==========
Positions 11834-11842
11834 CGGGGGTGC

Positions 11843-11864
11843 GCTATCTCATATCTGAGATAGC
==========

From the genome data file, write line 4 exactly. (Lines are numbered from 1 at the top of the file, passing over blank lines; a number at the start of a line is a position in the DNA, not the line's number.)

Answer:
11843 GCTATCTCATATCTGAGATAGC